(Every couple of  months or so I will write excerpts of interest from my history research.The following piece is one such.)

The times shapzorroe the man (or woman). It is in part why research for a story, history or novel is so fascinating. Why do people react to similar environmental circumstances in vastly different ways? What are the triggers that send one person spiraling downward while the next finds opportunity in the same situation?

I am currently researching the life of Salomon Maria Simeon Pico, known popularly as a Mexican bandit, thought by some to be the origin of Zorro. For the purposes of this article, our story begins in Monterey, Alta Mexico in 1835. Salomon was 14 years old. His father, manager of the great Rancho del Rey of Mission San Carlos Borromeo, had died 8 years before, in 1827. Salomon grew up on that rancho, straddling a horse by the time he was four, as did most Californios.

His mother, Maria Isabel Ascension Cota was born of pure Spanish blood, a fact which instantly elevated Salomon beyond his own father in terms of caste, and hence social standing. His mother preferred life in Monterey to that of the ranch, but her attempts to coax Salomon away were futile, until his father died. She then brought him back to the city.

Monterey itself is critical to the man Salomon would become. At the time, it was a town undergoing tremendous change. After the Mexican Revolution, the new rulers encouraged international trade, a dramatic turnabout from the strict Spanish restrictions. The flags of many nations flew from ships in the harbor, and Monterey citizens were catapulted into cultures other than their own for the first time.

Further, this small capital constantly fermented revolution, for the governor in place at the moment was never agreeable to everyone, and the problem was usually addressed by force rather than politics.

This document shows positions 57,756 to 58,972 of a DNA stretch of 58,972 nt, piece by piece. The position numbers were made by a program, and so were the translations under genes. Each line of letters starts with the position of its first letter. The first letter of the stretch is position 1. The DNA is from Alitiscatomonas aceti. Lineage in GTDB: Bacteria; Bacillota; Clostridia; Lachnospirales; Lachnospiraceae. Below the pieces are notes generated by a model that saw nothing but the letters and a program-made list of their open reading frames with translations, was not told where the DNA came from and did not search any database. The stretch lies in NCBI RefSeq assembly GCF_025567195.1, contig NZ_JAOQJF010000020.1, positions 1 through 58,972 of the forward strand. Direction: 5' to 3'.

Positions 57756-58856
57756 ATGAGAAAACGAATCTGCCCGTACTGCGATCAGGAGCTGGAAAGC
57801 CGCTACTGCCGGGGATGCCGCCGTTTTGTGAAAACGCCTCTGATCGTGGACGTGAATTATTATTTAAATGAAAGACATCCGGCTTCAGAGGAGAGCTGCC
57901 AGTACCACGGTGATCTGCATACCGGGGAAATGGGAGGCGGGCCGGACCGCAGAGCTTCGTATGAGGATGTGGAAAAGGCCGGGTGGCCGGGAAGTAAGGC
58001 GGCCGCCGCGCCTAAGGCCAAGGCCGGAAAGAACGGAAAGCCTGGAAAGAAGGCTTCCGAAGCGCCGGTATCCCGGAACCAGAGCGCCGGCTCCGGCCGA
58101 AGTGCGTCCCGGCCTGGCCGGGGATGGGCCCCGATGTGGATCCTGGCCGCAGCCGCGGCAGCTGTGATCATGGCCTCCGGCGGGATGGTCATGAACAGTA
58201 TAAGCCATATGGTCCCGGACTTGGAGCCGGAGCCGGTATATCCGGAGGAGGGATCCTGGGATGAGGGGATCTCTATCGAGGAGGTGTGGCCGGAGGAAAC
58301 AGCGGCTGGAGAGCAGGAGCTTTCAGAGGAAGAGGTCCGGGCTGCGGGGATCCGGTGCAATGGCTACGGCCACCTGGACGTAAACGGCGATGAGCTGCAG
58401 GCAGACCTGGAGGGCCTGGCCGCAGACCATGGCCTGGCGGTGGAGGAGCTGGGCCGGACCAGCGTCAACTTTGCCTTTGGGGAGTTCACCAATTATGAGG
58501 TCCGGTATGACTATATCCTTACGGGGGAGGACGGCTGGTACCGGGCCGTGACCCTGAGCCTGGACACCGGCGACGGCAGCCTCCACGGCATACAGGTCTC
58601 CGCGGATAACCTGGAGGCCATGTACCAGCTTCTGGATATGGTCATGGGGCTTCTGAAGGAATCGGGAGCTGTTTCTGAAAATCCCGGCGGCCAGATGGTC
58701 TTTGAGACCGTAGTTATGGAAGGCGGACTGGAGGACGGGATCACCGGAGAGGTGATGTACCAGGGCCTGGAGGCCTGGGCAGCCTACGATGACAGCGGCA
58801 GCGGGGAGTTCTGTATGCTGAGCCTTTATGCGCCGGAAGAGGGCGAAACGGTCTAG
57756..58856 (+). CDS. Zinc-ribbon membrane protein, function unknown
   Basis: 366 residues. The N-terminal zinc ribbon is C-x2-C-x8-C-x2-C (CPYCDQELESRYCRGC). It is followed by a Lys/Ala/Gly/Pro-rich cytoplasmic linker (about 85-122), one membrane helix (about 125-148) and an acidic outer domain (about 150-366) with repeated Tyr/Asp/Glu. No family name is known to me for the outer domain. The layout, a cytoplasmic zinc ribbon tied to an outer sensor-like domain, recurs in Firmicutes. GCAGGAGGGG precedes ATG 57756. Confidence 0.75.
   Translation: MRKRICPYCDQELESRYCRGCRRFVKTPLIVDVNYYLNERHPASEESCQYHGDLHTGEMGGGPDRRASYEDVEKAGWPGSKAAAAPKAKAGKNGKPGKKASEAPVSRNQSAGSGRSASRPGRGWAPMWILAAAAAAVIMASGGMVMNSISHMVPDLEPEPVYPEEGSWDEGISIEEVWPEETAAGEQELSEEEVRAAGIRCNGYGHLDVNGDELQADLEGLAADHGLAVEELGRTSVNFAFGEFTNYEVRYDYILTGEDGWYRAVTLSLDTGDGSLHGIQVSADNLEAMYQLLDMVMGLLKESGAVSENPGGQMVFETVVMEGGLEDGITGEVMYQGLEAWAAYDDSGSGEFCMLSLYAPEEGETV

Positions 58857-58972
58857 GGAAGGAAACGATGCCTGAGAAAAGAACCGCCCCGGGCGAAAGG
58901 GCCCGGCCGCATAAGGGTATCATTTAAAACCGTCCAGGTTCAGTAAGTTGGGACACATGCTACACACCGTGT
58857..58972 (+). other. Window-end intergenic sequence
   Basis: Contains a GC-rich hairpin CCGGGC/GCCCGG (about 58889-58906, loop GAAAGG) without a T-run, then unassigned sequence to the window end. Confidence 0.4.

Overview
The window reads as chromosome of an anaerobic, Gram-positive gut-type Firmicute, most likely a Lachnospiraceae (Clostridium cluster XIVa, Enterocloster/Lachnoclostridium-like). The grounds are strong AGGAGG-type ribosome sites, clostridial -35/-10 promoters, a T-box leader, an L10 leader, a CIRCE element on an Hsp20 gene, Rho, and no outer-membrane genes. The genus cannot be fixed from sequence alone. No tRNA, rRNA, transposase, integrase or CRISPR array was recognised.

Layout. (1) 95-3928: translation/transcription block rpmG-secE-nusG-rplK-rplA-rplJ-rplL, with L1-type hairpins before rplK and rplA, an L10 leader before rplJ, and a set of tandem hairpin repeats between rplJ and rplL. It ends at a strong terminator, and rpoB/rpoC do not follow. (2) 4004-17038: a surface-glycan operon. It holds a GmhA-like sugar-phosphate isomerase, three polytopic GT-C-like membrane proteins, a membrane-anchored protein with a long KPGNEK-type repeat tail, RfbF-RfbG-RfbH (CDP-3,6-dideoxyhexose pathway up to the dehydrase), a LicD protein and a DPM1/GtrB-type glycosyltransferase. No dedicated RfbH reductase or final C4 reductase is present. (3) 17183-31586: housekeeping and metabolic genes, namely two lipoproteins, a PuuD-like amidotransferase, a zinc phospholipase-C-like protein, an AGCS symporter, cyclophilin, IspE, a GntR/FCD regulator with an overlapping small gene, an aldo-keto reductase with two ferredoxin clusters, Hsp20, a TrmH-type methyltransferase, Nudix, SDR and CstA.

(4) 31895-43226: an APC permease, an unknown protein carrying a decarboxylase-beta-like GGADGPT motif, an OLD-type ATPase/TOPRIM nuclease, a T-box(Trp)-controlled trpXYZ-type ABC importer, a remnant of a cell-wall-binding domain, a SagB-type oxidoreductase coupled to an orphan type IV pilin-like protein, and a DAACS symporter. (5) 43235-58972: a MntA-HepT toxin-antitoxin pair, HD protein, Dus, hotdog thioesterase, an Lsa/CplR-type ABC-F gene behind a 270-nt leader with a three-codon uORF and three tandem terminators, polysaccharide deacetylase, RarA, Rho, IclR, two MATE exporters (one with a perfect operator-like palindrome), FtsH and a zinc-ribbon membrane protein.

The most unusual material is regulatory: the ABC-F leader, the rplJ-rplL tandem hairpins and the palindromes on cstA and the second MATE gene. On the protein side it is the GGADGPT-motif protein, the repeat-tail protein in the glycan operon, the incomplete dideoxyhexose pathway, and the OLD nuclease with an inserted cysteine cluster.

Indeed, 1835 marked a transition in governors from José Figueroa to José Castro as acting governor, an old family friend of the Picos, and a man who would play a large role in Salomon’s life. Beginning in 1834, the Mexican government secularized the missions, resulting in huge tracts of land becoming available to opportunistic Mexicans––and foreigners who played their cards right––in the form of grants.

Under Mexican rule there was more tolerance for foreigners living in Alta California; by 1835 there were some 300 non-Californio males living there. William Hartnell, an American, as an example, fully embraced Mexican culture and was even appointed inspector of missions during the secularization period.

Another high-profile American on the Monterey scene was Thomas O. Larkin. In 1834 he began construction of the first two-story adobe house in the town, opened a store, and conducted trade with Mexico and the Sandwich Islands. He would later serve as the first and only United States Consul, 1844-1848. When he died, he was one of the richest men in California. Larkin would also become a major influence in Pico’s later life, in a dramatically different way.

In the early 1830s Indians from the interior tribes were raiding for horses around Monterey. It was a huge problem, exacerbated by the mission secularization which left many Indians at loose ends, and hungry. The Indians loved horses for mobility, but even more for eating, making them a handy meal on the hoof, so to speak.

Such raiding was not new; in fact, it had its beginnings as early as 1810, building to a crescendo by the 1830s. Such raids would have been extremely relevant to Salomon and his father during his ranch life growing up in the 1820’s. Undoubtedly, he would have heard stories of the San Jose Mission Indian Estanislao, who was alcalde of the mission Indians during the day, but secretly rebelled against the Mexican soldiers by night wearing a mask and cape, plundering soldiers and wealthy Mexicans where he found them upon the road, and leaving a trademark ‘Z’ upon their belongings (Yes, he was nicknamed El Zorro, the fox).

More history anon.

Advertisements